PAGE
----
Six lawmakers likely owe taxpayers money., following findings from our "Louisiana Purchased" investigation. And some have already written checks to return cash that they never should have collected. It's the latest report in a joint investigation of campaign finance by FOX 8 News and Manuel Torres of NOLA.com/The Times-Picayune.
"That should get people riled up," says UNO political scientist Ed Chervenak of our findings.
For most taxpayers, it's a simple concept.
"You can't be reimbursed twice for the same expense," says former legislative attorney C.B. Fogotston. "I don't care what kind of office you have."
But that hasn't stopped some lawmakers from dipping into two pots of money at the same time, for the same expense.
"That's the Louisiana way," Chervenak tells us.
Some lawmakers have admitted fault. One has simply ignored our questions.
"You get a sense that they just may be underestimating the ability to find out this kind of information," notes Chervenak, "and underestimating your enthusiasm for finding this information."
Lawmakers pay for expenses out of two pots of money: their campaign account, funded by contributors, and legislative expense accounts, funded by taxpayers. We've found lawmakers paying expenses through their campaign, then seeking reimbursement for those same expenses from taxpayers. It's essentially double dipping - trying to claim payment for the same bill twice.
"What they've done is, they've gotten really careless," says Forgotston.
Herbert Dixon is a state representative from Alexandria. His campaign shows a payment to the Hyatt Hotel in Chicago in August 2012: total cost, $792.
And House records show Dixon was reimbursed by taxpayers for that same expense.
We found a similar story for hotels in Providence, R.I. and Philadelphia. And in one instance, Dixon paid $67 out of his campaign account for airport parking, then sought House reimbursement for the same bill.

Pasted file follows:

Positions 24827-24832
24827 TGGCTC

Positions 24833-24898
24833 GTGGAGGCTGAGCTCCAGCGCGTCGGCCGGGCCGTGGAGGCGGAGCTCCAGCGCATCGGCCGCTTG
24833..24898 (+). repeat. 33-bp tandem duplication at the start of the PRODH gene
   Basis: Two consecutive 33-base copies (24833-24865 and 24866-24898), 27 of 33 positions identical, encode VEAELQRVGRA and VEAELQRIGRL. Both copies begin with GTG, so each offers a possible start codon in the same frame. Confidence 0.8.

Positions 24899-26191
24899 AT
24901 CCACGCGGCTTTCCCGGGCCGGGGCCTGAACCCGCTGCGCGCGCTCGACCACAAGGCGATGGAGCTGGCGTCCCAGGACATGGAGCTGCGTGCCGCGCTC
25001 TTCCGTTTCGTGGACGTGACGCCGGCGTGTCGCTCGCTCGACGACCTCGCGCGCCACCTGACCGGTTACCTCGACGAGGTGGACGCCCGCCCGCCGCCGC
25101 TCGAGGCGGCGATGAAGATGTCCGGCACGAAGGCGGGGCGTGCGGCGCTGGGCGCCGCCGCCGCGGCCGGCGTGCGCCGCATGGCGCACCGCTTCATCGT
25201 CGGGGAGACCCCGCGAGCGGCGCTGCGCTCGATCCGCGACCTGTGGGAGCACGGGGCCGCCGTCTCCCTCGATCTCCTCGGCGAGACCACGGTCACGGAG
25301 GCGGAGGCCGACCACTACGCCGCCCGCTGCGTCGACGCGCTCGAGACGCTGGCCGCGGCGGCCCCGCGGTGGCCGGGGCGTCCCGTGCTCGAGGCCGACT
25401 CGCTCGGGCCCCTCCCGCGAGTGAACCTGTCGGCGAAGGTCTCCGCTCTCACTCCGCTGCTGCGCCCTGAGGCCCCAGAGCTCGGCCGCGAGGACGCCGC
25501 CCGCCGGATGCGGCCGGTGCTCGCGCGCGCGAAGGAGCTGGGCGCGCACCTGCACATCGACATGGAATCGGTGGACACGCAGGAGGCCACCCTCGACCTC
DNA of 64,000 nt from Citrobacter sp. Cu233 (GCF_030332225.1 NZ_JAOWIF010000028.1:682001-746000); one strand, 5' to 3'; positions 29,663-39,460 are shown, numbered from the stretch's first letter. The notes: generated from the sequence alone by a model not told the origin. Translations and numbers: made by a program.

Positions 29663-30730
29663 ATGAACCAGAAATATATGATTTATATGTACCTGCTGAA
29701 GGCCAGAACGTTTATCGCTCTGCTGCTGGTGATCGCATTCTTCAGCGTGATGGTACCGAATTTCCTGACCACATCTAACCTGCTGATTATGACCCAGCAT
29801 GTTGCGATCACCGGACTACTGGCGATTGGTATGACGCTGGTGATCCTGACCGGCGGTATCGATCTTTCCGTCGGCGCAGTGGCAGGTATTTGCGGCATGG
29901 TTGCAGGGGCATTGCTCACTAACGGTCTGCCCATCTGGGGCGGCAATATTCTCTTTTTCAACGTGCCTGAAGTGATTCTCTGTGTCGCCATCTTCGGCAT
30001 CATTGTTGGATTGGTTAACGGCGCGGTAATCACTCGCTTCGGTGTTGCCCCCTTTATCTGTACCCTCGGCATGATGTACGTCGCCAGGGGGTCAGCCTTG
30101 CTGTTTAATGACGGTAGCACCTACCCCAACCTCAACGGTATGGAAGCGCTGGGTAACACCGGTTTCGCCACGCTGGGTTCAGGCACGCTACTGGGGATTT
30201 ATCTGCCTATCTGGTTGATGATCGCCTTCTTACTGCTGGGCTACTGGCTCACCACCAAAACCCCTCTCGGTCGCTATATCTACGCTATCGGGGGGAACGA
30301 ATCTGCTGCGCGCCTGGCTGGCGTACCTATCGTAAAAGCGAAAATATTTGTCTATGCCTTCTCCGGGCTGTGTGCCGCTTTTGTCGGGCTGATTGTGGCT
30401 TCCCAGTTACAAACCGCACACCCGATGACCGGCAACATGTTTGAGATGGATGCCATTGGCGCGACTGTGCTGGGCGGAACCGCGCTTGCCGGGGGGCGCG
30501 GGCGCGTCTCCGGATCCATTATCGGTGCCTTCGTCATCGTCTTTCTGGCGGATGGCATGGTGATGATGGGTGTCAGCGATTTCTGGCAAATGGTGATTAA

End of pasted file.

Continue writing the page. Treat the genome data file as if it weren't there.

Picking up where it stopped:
Dixon thanked us for "bringing this matter to his attention." He wrote the House a reimbursement check $2304.29.
"Whether he intentionally did it, we don't know," notes Forgotston. "But we know that at least he did the right thing in that particular case by reimbursing the House."
Jefferson Parish Representative Joseph Lopinto used campaign money to pay for a Hilton Hotel stay in Washington, D.C. And Lopinto was reimbursed by the House for much of that same bill.
He told us by email it was "an error" on his "part," and he would "take care of it immediately."
Senator Bret Allain from Franklin thanked us for "calling this matter to" his "attention." We found 10 instances of double billing - all totaled, $1,600 of expenses paid by his campaign, also being reimbursed by taxpayers.
Allain's double billings included purchases with Office Depot, Walmart, AT&T and Cox. Allain told us, "The error has been corrected by repayment to the Senate."
But some of these lawmakers were not as responsive.
Shreveport Representative Patrick Williams used campaign money to pay for a Hilton Hotel stay in Washington - it cost $912. But House records show a receipt for that same Hilton - the total bill, same amount of money, $912. The House staff subtracted one charge for room service – still, Williams was reimbursed $838 for a bill he already had paid for from his campaign account.
After receiving our inquiry, the Rep. Williams left us a message: He wasn't sure exactly what we were asking. So we emailed him again, twice, making it clearer and telling him he essentially double dipped. We never heard back.